Wednesday, 11 May 2011

Oh no! Belgian copyright law protects car spares

In the UK, copyright has been largely excluded from the field of design protection, but elsewhere it still plays an important part. The Benelux legal firm, Nauta Dutilh, reports that they recently acted in a copyright claim for two large French auto makers (I wonder who?) against the distributors of non-original car body parts. There's no special protection in Belgian copyright law for spare parts: like our copyright law used to do in the bad old days, it protects car parts only indirectly, by giving protection to the underlying artistic works.

The Court of Appeal in Mons, Belgium, confirmed that the parts in question (which were all visible parts) each have their own original character. The court reckoned that the parts’ functions could be achieved using designs very different from those which were actually used. The car makers 
had adopted at the end of a creative process, in the course of which choices were made based not only on technical constraints such as aerodynamics, interior space and visibility (....) but also for the purpose of contributing to the general aesthetics of the vehicle in which the parts are used. The choices that were made go beyond know-how. Individually, the parts, which make up one component of a complex whole, are the result of intellectual effort by their designer and represent a subjective, aesthetic choice from amongst numerous possibilities.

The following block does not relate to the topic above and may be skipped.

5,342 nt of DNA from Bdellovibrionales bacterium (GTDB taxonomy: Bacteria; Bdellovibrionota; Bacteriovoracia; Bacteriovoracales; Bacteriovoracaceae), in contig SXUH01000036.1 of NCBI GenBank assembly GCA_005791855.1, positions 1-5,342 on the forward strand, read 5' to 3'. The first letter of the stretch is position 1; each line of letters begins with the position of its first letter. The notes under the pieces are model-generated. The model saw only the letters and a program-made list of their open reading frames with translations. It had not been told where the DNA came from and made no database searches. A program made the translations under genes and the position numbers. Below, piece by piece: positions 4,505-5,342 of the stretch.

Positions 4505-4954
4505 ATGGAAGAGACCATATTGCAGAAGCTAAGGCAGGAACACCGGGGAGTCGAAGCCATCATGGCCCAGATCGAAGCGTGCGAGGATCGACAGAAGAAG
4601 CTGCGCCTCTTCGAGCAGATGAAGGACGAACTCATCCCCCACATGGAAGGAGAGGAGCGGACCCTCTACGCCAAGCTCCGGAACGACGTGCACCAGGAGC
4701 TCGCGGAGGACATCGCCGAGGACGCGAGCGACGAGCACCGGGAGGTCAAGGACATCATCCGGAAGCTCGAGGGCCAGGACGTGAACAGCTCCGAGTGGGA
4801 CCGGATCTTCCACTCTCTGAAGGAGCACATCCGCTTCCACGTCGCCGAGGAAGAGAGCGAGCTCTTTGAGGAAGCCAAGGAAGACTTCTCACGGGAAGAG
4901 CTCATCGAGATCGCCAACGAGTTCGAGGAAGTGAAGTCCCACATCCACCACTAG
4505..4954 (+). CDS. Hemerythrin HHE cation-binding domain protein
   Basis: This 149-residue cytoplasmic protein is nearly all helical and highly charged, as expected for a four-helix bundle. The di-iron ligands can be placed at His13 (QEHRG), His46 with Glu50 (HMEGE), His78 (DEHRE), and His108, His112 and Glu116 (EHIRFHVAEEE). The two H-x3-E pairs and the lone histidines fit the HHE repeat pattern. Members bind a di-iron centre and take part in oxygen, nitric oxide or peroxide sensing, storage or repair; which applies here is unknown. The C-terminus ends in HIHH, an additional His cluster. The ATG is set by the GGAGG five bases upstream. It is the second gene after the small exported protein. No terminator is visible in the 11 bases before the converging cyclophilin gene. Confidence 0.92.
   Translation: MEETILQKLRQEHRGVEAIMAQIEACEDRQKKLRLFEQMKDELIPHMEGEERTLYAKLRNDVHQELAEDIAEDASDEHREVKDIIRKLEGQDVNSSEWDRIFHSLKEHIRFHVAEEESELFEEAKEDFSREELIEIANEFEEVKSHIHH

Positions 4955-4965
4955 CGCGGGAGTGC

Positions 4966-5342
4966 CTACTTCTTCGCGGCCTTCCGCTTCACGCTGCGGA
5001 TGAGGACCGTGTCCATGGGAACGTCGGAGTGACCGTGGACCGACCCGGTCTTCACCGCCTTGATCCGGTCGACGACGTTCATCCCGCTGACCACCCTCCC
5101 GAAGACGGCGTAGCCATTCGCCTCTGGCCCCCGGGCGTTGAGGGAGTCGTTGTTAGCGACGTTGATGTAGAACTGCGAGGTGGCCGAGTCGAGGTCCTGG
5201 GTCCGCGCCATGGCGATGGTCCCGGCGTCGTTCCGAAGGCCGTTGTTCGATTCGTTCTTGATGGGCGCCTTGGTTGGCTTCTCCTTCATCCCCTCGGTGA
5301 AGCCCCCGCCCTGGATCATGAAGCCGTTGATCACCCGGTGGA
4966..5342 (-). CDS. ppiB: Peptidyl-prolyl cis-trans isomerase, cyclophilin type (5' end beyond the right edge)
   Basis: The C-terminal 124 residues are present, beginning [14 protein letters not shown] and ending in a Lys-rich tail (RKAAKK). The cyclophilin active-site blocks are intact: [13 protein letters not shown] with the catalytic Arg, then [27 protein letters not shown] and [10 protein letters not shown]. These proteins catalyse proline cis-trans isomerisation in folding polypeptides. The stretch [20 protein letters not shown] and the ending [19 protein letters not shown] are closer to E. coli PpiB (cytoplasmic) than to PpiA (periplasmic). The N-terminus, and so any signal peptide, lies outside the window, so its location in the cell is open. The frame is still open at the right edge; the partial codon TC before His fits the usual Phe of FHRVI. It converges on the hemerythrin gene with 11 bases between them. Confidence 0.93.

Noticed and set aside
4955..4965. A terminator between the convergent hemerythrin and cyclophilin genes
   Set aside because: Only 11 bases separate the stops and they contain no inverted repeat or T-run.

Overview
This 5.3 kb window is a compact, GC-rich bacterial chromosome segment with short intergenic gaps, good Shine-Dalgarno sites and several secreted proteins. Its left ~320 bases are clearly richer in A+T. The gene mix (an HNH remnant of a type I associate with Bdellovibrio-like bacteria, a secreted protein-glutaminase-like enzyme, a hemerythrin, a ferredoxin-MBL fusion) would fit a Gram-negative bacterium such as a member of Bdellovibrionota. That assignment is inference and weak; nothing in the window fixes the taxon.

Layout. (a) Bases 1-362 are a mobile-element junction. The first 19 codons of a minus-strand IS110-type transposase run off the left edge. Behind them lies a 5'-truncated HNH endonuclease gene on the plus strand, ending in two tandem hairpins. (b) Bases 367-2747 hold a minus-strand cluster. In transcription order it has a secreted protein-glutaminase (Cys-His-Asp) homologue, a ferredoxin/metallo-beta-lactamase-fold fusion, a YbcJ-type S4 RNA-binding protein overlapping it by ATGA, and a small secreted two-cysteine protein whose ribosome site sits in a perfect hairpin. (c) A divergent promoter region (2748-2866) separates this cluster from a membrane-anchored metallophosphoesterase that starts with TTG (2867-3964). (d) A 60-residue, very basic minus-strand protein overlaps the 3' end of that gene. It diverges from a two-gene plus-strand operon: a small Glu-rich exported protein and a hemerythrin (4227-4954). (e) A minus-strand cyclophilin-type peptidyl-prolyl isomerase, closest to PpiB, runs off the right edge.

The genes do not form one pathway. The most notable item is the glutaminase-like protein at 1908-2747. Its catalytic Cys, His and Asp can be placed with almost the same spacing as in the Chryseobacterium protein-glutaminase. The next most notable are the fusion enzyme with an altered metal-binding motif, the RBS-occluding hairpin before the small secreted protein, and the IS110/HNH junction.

At this point, it's worth mentioning that the parts concerned were all visible ones, which is some relief.

Although the parts did not bear the car marker’s mark, because they are integrated into vehicles sold under these marks and they appear in the car makers' catalogues the law presumes that the rights belong to the car maker. That's an interesting proposition to an English lawyer, though it's presumably likely that unregistered design right here would belong to the car maker as commissioner of the design.

Although the UK has no copyright worth speaking of for spare parts designs, the Directive preserves the principle of cumulation. Article 17 says:
A design protected by a design right registered in or in respect of a Member State in accordance with this Directive shall also be eligible for protection under the law of copyright of that State as from the date on which the design was created or fixed in any form. The extent to which, and the conditions under which, such a protection is conferred, including the level of originality required, shall be determined by each Member State.
That doesn't require Member States to give copyright protection at all, let alone on even slightly harmonised terms, but leaves open the distinctly non-Communitaire possibility of giving whatever protection might seem appropriate.

No comments:


blogger templates | Make Money Online